How did air-breathing vertebrates evolve from their sea-dwelling counterparts? University of Alaska scientists think they have identified the ancestral trait that allowed for the evolution of the lung, according to a press release sent out Monday.
"To breathe air with a lung … you need neural circuitry that is sensitive to carbon dioxide," Michael Harris, UAF neuroscientist, said.
That neural circuitry is called a rhythm generator, and it is what allows air-breathing organisms to take in oxygen and expel carbon dioxide as waste.
So scientists went looking for a rhythm generator in non-air breathing vertebrates. They found one in the lamprey, an ancient fish with characteristics similar to the first vertebrates.
As larvae, Lampreys live in tubes dug in soft mud and breathe by pumping water through their bodies. When its tube gets clogged, a lamprey clears it with a cough-like mechanism. A rhythm generator is what controls the cough.
"We thought the lamprey 'cough' closely resembled air breathing in amphibians," said Harris. "When we removed the brains from lampreys and measured nerve activity that would normally be associated with breathing, we found patterns that resemble breathing and found that the rhythm generator was sensitive to carbon dioxide." Harris said.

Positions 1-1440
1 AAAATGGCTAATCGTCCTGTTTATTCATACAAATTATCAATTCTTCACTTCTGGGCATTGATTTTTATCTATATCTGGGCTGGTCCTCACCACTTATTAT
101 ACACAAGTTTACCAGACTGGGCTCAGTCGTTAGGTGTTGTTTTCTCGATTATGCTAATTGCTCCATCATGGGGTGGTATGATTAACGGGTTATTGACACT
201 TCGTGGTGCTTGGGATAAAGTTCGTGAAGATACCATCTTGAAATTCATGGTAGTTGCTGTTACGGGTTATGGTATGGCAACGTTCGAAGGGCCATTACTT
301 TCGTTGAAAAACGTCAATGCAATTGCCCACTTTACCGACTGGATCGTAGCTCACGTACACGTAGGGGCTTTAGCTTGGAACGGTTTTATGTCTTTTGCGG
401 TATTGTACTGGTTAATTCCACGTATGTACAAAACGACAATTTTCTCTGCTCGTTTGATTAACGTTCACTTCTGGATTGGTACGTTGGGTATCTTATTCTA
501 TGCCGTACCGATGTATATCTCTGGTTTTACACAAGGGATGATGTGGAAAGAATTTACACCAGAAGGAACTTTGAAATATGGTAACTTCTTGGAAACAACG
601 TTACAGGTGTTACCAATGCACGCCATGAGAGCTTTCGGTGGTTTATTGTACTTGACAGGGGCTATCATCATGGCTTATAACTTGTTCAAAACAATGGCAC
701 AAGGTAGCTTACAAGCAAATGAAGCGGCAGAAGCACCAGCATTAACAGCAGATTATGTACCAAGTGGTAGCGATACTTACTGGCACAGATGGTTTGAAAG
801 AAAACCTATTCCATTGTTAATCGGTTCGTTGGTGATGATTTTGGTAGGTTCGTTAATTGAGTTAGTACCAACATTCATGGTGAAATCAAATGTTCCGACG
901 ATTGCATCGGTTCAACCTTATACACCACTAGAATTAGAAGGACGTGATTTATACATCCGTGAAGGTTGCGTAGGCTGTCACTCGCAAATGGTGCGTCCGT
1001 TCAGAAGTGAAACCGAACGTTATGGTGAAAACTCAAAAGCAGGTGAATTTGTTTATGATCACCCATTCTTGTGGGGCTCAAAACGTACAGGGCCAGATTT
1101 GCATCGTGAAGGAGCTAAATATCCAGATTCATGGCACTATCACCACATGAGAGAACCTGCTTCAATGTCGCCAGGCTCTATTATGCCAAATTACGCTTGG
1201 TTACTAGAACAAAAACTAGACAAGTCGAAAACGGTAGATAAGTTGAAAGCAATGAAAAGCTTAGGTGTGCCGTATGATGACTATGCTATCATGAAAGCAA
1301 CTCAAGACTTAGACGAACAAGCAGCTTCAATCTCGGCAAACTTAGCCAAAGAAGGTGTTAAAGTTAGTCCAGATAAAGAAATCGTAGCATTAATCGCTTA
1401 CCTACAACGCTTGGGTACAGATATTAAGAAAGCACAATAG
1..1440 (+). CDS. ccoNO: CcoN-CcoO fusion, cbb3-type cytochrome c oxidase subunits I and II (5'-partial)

The carbon-dioxide-senstive rhythm generator may have been the precursor of the lung. Harris and UAF Neuroscientist Barbara Taylor, along with their lab technician Megan Hoffman also study Sudden Infant Death Syndrome and they hope understanding the evolution of breathing will provide insights into their research on SIDS.
They will be presenting their research at the annual meeting of the Society for Neuroscience on Oct.17 in New Orleans.